“Sweet Talk” is the title story in Stephanie Vaughn’s reissued collection Sweet Talk (Other Press) with an introduction by Tobias Wolff. Vaughn’s collection was originally published by Random House in 1990 and several stories first appeared in The New Yorker, where Wolff first encountered Vaughn’s work. Wolff says: “All these years later I still feel the startled pleasure I experienced then at the freshness of her vision and voice, her effortless mastery of the form, her affectionate wit…” Wolff reintroduced Vaughn to a new generation of readers when he read one of her stories for The New Yorker podcast.
Stephanie Vaughn went through the University of Iowa Writers’ Workshop and did post-graduate work at Stanford University, where she was a Stegner Fellow. She teaches at Cornell’s MFA program where she mentored Junot Diaz and Tea Obreht. .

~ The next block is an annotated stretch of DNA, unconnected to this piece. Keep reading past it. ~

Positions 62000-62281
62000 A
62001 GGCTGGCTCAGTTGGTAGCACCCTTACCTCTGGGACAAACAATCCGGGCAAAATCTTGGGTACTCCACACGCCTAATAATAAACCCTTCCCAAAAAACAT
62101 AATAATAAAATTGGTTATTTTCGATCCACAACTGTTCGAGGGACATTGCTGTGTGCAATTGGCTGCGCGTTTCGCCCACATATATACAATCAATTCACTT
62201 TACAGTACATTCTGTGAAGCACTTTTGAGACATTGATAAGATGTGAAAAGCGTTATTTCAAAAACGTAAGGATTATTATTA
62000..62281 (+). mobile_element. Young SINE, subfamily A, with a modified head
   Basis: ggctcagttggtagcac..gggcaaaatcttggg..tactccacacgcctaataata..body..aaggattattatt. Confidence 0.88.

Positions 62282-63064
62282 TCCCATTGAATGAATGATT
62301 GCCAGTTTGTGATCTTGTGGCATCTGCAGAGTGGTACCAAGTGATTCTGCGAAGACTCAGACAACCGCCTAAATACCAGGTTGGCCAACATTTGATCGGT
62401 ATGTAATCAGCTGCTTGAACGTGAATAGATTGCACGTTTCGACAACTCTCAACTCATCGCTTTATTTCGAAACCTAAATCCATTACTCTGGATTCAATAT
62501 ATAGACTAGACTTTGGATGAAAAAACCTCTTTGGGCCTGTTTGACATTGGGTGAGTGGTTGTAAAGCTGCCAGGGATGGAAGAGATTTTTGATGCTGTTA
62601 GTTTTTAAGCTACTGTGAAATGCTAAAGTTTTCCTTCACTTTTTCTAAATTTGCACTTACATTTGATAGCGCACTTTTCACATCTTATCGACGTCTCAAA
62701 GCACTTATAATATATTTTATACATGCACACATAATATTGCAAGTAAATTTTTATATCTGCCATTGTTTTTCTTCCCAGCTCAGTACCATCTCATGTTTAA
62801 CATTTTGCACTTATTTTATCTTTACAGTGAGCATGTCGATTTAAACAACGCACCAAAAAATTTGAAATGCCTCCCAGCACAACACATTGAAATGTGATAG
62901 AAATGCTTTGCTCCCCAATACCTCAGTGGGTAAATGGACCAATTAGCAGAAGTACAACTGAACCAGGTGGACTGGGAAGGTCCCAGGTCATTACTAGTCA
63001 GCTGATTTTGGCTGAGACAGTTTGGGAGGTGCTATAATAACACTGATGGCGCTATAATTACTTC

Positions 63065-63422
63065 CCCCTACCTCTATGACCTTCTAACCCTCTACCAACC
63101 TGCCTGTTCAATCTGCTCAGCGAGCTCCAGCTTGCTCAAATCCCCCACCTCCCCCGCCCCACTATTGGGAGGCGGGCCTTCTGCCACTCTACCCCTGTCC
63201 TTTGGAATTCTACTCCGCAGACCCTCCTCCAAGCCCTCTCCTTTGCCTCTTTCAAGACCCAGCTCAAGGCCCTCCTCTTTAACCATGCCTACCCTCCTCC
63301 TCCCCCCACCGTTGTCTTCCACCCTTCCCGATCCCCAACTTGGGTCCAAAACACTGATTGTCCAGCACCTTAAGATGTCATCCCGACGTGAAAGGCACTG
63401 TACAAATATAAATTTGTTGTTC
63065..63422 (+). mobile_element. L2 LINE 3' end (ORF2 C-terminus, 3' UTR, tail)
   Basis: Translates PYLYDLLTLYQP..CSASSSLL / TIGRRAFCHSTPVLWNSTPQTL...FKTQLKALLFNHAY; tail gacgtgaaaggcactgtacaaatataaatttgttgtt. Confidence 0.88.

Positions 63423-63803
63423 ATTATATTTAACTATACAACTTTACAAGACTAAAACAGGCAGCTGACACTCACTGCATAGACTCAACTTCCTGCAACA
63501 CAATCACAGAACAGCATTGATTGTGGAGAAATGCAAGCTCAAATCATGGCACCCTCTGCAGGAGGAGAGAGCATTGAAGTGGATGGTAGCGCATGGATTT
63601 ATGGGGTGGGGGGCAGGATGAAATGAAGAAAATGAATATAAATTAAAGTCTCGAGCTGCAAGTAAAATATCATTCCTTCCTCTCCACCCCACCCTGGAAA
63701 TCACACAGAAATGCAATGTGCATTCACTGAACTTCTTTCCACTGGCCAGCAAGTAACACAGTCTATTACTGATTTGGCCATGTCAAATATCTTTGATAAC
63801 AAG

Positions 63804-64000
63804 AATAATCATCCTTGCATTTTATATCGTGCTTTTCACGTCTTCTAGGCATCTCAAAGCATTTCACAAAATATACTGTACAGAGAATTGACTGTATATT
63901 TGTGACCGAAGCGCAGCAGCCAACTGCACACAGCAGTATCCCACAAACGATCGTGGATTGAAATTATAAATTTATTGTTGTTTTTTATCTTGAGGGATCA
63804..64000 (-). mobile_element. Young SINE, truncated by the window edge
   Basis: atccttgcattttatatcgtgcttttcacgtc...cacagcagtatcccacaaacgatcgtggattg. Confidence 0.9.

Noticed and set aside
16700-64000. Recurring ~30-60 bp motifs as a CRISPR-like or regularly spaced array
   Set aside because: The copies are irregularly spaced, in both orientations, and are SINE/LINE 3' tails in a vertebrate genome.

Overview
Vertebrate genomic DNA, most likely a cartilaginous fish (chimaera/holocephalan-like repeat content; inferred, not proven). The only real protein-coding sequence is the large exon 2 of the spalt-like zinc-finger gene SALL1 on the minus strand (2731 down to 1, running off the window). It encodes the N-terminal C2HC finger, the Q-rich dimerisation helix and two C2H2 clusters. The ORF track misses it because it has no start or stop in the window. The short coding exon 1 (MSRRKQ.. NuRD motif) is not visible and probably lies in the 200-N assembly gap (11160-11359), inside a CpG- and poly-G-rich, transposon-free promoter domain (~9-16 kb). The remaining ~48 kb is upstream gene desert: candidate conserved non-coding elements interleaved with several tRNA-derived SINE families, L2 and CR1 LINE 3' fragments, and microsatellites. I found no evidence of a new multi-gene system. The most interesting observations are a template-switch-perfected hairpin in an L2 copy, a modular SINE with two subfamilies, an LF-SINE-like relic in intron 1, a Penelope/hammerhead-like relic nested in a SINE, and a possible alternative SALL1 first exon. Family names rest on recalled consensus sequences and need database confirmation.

Vaughn said this about “Sweet Talk:” The story came to me after I’d made two car trips from coast to coast and come to understand just how revelatory a long road trip can be if you are traveling with your beloved. Then there were all of the Americana moments you find at the rest stops. There’s often a plaque informing you that the white pioneers and settlers passed along the same routes on their way west. The man and woman in the story are reversing the American history trip, going west to east, driving through three thousand miles of heartland and history as they argue and have sex and then fall silent and then perk up and go at it again. Even now, even with the Interstates, a road trip across North America is a kind of test of who you are and who your beloved is, too.
Publishers Weekly said of the book: “Most powerful are the stories about Gemma, including “Kid MacArthur” and “Able, Baker, Charlie, Dog” in which Vaughn’s clear-eyed, scalpel-sharp and affectionate observations of a distinctive childhood are delivered in graceful, honest prose. “